The story of Edward "Butch" O'Hare (and his father Edward O'Hare, or "Easy Eddie" O'Hare) might be one of lessons learned, a father teaching his son the value of integrity, and of a war hero from a midwestern town. It also might be a story that confirms the notion that, depending on who you know and what you do, even if you're morally destitute, with enough cleverness you can live a life of great wealth and privilege and pass it on to your offspring, who achieves redemption of the family name after an amazing wartime feat and self sacrifice. Which one is it? We'll try to figure that one out.
Butch O'Hare, first and foremost, is known as one of St. Louis's most celebrated World War II heroes. He is the namesake of Chicago's O'Hare Airport (it was originally named Orchard Field) and we'll see why in a minute. Butch was born on March 13, 1914 in St. Louis, Missouri to Edward J. and Selma O'Hare. His father was a wealthy businessman and attorney and as such, the O'Hare family was one of the wealthiest and well-known in the Gateway City at the time. They were one of the few families around who actually had an in-ground swimming pool in the yard complete with diving boards. Many of Butch's friends (many of those girls) said that it had been the only time they'd ever seen one.
The story of Butch actually begins with his father and how exactly he had brought the O'Hares to such wealth. His occupation as an attorney was the subject of much mystery and rumors. He was allegedly working for the notorious Al Capone, the infamous mob boss in Chicago during the Prohibition era in the United States. As Capone's attorney, Edward O'Hare was privy to a lot of sensitive information - valuable information - about the mob boss. Years after divorcing Buth's mother, and while seriously dating a woman named Sue, he was gunned down one night. Almost immediately, their family name was being smeared all over town, fueled by the rumors that "Easy Eddie" was killed because he had worked for Al Capone and was instrumental in getting him convicted of tax evasion by ponying up some of that sensitive information to the Feds for the trial. Butch's mother vehemently denied any mob involvement on the part of Eddie, but it did not keep the family from becoming pariahs around town.
The special on Butch O'Hare that I viewed one night while making spaghetti on my local PBS station was what inspired me to create this node. I find it interesting that the special, part of a series about interesting and famous St. Louis historical landmarks and people, only mentioned that it was a rumor that Edward J. O'Hare worked for the mob - it barely mentioned Capone. All of the internet research I've done, though, indicates that there wasn't much mystery to it; often it is reported as fact. Is it 100% substantiated now that Butch's father was working for Capone? Was his father a criminal, not reluctant at all about helping Capone and only dropped dime on him when he saw an opportunity to avoid prosecution on himself? If all my internet research is to be believed, the answer to both questions is yes, which would reveal a great bias in my local PBS station, KETC-9, which might not surprise some of you since it is a St. Louis station; it surprises me, however, because it is a very upstanding institution here, just as much about education and integrity as the entire PBS network is.
But, I'm getting off track. Butch's father's death probably had a great deal to do with his success in the military, in more ways than one. Edward was instrumental in getting Butch the great position he had in the Air Force; Butch perhaps did what he did in the military to polish his family name and restore it to its former glory in the community.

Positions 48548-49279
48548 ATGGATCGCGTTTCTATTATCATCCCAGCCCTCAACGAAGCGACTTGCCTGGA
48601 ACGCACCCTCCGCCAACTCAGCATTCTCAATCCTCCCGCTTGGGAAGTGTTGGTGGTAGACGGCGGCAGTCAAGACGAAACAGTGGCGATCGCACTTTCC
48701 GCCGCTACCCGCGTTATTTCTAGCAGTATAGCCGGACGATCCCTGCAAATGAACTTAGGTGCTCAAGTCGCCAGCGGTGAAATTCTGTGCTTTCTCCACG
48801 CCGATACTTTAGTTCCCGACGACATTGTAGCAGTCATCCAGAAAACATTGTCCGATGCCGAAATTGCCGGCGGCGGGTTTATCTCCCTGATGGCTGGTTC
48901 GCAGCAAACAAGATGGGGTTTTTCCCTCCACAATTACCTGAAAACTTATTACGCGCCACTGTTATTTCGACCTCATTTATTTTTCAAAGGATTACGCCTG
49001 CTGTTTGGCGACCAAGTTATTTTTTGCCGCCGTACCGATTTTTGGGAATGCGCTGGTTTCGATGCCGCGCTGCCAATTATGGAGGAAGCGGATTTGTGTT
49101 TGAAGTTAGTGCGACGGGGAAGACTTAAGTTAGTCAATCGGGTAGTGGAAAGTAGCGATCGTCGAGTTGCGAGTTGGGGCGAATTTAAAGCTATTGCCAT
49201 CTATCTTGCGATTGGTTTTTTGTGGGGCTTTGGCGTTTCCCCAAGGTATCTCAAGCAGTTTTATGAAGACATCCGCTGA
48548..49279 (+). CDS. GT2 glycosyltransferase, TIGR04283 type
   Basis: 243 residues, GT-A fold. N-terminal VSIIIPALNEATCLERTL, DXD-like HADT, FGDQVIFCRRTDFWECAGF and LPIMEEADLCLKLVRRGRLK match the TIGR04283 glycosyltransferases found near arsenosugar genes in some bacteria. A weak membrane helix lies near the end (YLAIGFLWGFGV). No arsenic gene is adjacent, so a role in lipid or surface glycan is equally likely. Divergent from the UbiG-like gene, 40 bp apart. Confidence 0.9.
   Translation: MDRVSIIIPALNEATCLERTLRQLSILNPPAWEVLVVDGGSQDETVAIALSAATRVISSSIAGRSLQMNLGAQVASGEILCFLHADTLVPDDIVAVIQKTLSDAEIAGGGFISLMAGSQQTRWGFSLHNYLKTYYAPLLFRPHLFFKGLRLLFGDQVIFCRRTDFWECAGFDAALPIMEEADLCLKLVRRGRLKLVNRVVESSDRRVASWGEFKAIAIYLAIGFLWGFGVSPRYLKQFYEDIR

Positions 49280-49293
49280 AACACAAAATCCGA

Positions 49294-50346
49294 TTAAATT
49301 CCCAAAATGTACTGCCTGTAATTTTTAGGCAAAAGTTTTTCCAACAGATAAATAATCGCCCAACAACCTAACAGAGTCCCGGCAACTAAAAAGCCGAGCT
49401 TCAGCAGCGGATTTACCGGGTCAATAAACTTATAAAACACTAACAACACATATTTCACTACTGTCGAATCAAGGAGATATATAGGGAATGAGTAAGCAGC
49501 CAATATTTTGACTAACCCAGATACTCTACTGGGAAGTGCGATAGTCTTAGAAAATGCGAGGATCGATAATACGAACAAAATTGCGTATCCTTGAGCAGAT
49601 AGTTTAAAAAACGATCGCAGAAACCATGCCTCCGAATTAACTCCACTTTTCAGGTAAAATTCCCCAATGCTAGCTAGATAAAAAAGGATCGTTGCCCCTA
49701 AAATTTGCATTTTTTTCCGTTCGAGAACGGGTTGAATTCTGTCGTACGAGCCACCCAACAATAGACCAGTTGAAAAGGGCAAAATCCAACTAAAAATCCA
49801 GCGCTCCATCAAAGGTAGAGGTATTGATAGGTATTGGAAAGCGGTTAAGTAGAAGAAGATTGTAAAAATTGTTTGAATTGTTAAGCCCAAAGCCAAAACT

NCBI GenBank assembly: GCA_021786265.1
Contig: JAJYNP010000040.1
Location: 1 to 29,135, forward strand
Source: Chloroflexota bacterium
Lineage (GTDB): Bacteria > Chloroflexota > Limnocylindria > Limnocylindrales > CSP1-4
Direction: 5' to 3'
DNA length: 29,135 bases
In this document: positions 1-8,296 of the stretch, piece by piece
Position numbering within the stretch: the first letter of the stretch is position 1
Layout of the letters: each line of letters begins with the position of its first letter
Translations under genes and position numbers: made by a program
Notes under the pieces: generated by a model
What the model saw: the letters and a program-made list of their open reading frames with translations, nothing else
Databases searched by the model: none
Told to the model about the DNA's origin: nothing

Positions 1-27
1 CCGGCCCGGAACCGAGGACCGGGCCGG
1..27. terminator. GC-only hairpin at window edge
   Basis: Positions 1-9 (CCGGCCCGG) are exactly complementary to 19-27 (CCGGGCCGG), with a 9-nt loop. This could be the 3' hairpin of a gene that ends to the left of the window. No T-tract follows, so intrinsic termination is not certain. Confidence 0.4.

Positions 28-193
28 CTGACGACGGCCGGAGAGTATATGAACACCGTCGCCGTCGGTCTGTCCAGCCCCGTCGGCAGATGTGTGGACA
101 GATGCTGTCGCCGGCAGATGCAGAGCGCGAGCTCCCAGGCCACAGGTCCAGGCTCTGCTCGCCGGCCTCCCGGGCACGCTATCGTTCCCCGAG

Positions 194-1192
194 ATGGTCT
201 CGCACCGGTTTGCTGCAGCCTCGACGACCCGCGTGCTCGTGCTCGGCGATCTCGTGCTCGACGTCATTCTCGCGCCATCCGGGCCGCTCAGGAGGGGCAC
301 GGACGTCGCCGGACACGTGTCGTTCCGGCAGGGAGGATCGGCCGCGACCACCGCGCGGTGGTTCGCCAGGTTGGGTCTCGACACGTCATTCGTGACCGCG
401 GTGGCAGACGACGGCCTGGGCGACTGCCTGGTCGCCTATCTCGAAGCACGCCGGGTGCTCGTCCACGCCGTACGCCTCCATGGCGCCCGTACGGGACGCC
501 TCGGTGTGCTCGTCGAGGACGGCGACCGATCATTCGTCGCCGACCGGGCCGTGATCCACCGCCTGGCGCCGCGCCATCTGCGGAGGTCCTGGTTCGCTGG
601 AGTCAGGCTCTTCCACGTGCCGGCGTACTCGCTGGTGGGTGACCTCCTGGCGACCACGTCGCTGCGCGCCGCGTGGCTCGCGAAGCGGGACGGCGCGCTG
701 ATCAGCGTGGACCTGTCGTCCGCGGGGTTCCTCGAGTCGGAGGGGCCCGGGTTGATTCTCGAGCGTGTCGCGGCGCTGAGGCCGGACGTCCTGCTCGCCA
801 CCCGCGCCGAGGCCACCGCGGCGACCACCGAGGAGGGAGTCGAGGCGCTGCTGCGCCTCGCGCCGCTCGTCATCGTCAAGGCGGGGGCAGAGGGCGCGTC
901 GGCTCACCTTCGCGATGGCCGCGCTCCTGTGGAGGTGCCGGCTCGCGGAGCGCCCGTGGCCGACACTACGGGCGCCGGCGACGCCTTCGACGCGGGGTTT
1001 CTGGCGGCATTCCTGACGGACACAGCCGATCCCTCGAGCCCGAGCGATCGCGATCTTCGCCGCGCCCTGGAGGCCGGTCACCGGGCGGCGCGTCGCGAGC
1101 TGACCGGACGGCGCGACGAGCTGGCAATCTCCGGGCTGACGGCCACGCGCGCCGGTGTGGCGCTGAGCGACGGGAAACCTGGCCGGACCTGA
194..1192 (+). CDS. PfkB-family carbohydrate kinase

Butch was sent to Western Military Academy at the young age of 13. He became an excellent marksman and became president of the rifle club. This skill would later prove invaluable to him. But when he wasn't proving how good of a shot he was in school, he was at home living a life of leisure and luxury. He spent a lot of time with his group of friends, a good portion of it riding around in his automobile. He was the only one of his friends to have one. In the PBS special his former girlfriend said in an interview that once so many of them were piled in there that the car turned over while trying to make a curve. But the group merely brushed themselves off, tipped the car back up, piled in it and took off again!
In 1933, after graduation, he went to the US Naval Academy. Upon his graduation he received choice duty on the USS New Mexico (BB-40). It was required that all new officers spend at least two years in surface ships before specializing in aviation, so he would have to wait for his ultimate goal of taking to the air. He got there in 1939 when he began flight training at Naval Air Station (NAS) Pensacola, learning the basics on N3N-1 and Stearman NS-1 biplane trainers. In November of that year was when his father was gunned down.
After the somber funeral, Butch returned to the Pensacola. He moved up to flying more advanced biplanes like the Vought O3U and SBU-1 scout bomber (it had a top speed 205 mph, which was fast for the time). In 1940, he completed the required flying in patrol planes and advanced land planes. In May of that year he was assigned to VF-3, the USS Saratoga's Fighting Squadron with CO Warren Harvey. The great John "Jimmy" Thatch, XO at the time, later succeeded Harvey as CO. In July Butch made his first career landing. Thach loved to outfly the new pilots by letting them gain altitude on him, let them think they were outflying him, but then Thach would just outmaneuver them. But O'Hare was different and despite Jimmy's best efforts, Butch kept him at bay. Obviously this impressed Thach immensely and he decided to mentor the young O'Hare boy.
O'Hare's days on the Saratoga ended in early 1941 when the ship underwent a major refit at Bremerton. That is when Butch took the assignment that would eventually make him famous. The V-3 transferred to the Enterprise. In July of that year more major life changes came for Butch. He met his future wife Rita and flew a Wildcat for the first time. Six weeks later they wed and went to Hawaii on their honeymoon.